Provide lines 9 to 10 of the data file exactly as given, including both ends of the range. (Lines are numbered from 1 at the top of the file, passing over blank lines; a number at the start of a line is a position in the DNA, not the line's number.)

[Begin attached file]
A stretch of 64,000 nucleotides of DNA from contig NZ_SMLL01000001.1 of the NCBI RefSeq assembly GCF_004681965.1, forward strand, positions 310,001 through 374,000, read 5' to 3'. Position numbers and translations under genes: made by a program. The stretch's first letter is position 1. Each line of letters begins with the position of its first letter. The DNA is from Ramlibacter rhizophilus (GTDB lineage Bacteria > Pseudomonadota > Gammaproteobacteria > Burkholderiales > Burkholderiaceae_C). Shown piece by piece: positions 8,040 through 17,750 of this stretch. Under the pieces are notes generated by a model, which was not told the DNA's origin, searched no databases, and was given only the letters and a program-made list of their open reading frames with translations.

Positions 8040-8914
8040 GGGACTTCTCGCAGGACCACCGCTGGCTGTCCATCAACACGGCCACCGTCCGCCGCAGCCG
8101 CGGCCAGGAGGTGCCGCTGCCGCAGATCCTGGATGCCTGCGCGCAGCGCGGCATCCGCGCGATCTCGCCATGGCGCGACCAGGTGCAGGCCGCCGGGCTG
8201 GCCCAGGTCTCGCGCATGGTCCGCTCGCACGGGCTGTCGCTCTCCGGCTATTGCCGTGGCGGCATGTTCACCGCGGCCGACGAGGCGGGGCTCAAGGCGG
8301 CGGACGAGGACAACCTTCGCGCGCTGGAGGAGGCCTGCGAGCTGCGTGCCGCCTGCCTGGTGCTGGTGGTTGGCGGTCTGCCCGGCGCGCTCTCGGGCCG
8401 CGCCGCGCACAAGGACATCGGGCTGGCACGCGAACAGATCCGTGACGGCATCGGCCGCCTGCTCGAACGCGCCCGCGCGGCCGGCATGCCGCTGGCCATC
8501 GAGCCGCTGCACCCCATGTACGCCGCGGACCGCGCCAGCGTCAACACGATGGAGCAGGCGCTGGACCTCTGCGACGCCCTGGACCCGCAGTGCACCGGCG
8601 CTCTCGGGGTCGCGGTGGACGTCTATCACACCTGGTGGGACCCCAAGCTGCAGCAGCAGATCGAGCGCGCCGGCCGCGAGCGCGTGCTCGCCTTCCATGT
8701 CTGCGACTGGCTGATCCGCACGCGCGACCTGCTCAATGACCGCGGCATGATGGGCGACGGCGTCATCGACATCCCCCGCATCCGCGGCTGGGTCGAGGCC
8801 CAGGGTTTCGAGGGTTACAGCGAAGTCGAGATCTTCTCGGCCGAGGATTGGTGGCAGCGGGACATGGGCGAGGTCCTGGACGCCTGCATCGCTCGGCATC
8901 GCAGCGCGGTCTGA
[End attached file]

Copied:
8601 CTCTCGGGGTCGCGGTGGACGTCTATCACACCTGGTGGGACCCCAAGCTGCAGCAGCAGATCGAGCGCGCCGGCCGCGAGCGCGTGCTCGCCTTCCATGT
8701 CTGCGACTGGCTGATCCGCACGCGCGACCTGCTCAATGACCGCGGCATGATGGGCGACGGCGTCATCGACATCCCCCGCATCCGCGGCTGGGTCGAGGCC